But what about the origin of all the variation which permits rapid speciation? Stanley attempts to account for this by recounting the story of the artificial introduction of Bairdiella (a small fish) into the Salton Sea in the early 1950’s. Bairdiella was the only fish species in this lake when it was introduced. After its introduction, members of subsequent generations often had abnormalities and deformities. But once the population filled the lake and food resources became scarce, the odd diversity disappeared. This illustrates stabilizing selection where competition tends to weed out abnormalities. (pg. 121) However, the presence of that diversity in the absence of competition illustrates that much variation might be available when there is less competition. This, Stanley believes, reveals that much unseen potential variability exists even during normal environmental conditions. (pg. 121) Some habitats with relaxed selection may not weed out that variability such that new changes can occur. (pg. 122)
Stanley also looks to the fossil record to support these views. When the Himalayas were formed about 10 million years ago, an adaptive radiation of hydrobioid snails took place due to the creation of a large habitat. A similar scenario occurred when marsupials invaded Australia. Again, the availability of ecological opportunity yielded an adaptive radiation among marsupials. Stanley calls these geographically isolated events “insular adaptive radiations.” (pg. 126) Yet because they often occur in permanently isolated environments, many such insular radiations go unrecorded because their products eventually go extinct, leaving no descendants. Yet Stanley believes that quantum speciation is going on constantly, sometimes as insular radiation and sometimes simply as non-isolated local events. (pg. 126)
To provide an account for the origin of variation in the first place, Stanley contends that small genetic changes can indeed cause great morphological changes. Stanley attributes the origin of this variation to changes in regulatory genes, which are those which switch on-and-off structural genes. Structural genes are those that form the proteins which form physical structures in the cell, and which mediate biochemical reactions. (pg. 127) By manipulating structural genes, Stanley believes small changes in regulatory genes might have large effects on morphology.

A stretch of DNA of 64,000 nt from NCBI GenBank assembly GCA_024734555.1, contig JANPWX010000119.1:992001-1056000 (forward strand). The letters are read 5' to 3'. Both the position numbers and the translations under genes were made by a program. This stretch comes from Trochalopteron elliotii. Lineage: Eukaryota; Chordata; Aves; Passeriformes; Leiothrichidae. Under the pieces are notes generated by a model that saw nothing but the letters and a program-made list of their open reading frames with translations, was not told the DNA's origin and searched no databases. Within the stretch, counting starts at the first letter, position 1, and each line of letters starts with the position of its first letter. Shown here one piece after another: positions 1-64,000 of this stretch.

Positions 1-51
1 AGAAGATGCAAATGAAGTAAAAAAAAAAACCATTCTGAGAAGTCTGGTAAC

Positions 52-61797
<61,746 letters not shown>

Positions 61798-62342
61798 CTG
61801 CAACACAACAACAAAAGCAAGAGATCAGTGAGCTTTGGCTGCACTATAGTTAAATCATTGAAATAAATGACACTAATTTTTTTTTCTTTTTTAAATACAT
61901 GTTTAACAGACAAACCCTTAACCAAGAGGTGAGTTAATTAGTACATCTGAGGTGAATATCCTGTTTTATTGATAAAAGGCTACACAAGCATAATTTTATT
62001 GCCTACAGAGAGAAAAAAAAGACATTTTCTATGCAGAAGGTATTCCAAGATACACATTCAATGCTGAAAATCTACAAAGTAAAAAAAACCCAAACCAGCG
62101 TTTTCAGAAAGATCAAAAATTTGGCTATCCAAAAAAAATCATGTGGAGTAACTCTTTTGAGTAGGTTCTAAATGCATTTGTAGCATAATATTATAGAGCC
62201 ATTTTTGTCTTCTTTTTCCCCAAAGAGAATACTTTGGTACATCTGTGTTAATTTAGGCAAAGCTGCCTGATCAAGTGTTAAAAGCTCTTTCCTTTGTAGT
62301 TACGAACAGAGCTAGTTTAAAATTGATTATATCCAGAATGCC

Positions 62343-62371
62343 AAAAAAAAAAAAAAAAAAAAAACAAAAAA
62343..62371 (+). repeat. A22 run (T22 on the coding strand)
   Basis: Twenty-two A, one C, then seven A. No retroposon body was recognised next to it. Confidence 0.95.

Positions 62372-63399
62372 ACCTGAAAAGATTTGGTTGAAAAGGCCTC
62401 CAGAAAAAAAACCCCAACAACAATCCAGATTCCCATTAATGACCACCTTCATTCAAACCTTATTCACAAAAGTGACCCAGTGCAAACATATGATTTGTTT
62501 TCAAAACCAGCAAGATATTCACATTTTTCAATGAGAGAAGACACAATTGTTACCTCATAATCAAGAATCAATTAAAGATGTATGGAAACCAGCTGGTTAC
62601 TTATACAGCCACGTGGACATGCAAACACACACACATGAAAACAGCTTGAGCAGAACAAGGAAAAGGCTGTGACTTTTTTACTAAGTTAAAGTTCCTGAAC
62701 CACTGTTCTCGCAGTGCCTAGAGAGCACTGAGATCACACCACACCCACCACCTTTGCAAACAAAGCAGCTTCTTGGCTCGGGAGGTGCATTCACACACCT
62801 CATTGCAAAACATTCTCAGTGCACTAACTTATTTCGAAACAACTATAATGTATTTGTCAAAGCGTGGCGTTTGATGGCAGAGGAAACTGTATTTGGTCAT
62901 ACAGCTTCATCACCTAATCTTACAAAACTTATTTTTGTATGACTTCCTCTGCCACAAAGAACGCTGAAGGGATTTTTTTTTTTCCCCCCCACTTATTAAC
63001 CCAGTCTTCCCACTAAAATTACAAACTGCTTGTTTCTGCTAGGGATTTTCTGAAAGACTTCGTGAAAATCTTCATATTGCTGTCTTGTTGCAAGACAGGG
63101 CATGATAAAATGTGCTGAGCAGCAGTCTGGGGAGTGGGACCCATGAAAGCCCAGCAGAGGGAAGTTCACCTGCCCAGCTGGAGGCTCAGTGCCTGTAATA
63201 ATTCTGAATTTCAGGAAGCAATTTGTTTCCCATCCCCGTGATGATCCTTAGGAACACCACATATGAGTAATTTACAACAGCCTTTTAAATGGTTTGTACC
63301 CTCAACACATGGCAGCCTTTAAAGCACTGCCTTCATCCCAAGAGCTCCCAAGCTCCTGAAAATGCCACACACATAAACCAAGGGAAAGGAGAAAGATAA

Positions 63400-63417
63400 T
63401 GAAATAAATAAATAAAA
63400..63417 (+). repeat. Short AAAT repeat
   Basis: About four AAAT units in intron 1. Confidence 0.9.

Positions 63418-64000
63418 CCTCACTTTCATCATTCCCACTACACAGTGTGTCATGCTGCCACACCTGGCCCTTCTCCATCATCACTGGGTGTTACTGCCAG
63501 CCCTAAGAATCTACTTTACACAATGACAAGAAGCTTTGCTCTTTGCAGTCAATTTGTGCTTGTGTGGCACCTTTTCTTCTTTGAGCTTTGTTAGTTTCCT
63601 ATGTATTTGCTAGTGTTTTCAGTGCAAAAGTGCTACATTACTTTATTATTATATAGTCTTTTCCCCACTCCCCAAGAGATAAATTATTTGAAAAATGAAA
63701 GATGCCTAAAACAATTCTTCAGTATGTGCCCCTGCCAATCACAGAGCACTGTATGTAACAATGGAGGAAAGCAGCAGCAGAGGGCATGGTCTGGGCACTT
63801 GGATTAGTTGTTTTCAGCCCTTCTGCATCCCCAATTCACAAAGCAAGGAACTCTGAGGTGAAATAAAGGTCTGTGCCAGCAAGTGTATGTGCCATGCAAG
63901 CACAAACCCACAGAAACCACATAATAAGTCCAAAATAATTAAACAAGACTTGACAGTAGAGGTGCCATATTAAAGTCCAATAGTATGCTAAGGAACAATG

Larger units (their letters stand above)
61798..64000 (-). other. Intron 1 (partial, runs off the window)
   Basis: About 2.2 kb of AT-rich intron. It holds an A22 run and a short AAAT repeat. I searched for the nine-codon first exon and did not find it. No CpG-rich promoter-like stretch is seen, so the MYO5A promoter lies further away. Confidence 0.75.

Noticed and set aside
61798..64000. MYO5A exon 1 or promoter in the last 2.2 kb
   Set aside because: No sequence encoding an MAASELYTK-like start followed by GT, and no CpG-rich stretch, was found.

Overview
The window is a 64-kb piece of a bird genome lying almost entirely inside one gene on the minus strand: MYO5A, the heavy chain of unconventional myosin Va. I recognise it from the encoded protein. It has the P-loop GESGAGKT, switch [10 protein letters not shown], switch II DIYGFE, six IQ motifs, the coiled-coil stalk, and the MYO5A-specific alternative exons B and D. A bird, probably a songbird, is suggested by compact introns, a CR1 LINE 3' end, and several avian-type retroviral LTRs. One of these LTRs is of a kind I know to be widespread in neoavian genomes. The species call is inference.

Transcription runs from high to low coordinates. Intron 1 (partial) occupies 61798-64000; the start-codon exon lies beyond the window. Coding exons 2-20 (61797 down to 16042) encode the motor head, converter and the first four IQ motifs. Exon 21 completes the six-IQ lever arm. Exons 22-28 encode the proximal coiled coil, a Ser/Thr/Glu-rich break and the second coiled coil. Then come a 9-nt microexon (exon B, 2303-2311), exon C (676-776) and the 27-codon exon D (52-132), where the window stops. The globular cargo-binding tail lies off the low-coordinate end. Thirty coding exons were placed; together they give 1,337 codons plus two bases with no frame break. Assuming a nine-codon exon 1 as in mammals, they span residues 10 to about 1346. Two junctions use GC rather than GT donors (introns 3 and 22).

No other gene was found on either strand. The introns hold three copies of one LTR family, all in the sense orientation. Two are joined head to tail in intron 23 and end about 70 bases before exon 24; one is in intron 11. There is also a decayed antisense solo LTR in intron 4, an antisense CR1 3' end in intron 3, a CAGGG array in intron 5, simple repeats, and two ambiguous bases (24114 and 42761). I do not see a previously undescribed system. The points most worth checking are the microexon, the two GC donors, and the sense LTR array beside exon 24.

Chromosomal mutations or rearrangements might also play a role in quantum evolution, especially if the operation of a regulatory gene is affected by its position on a chromosome relative to other genes it could potentially control. (pg. 131) The fact that many closely related species or genera differ in chromosomal structure, indicates that chromosomal rearrangements could cause evolution. This must take place in small populations because parents with different chromosomal arrangements usually do not produce successful offspring. (pg. 131) For new chromosomal arrangements to spread, an organism must be in close proximity to other individuals with the same chromosomal structure. Inbreeding in a small population would best facilitate such a scenario.
These types of mutations might change the sequence of development or the rate at which structures grow. (pg. 131) Stanley’s primary example given of the power of changes in regulatory genes comes from the axolotl, and amphibian which has arrested development due to a mutation which prevents production of hormones controlling development. Yet injection of the missing hormones causes the amphibians to mature fully and become land-dwelling “adults.” Stanley believes that a single mutation in to this developmentally important hormone could have caused the origin of this species.
A second example comes from the giant panda, which has enlarged and strengthened teeth and jaws, but a reduced size in genitalia and the pelvic area. Stanley claims that simple changes in growth gradients in a bear could result in these characteristics. Given the sparse fossil record of giant pandas, Stanley imagines that they may have arisen in a local bamboo forest high in the Himalayas in a relatively short period of geological time.
A final hypothetical example discussed by Stanley where regulatory genes might have played a large role in evolution comes from snails. Stanley first notes that a common objection to the idea that rapid evolutionary change is possible in small populations is that it facially appears unlikely that an individual with many new traits could find a mate. (pg. 133) Stanley claims first-off that this objection comes primarily from biologists (and not paleontologists) who misunderstand the vastness of geological time. He believes that snails can help overcome this objection.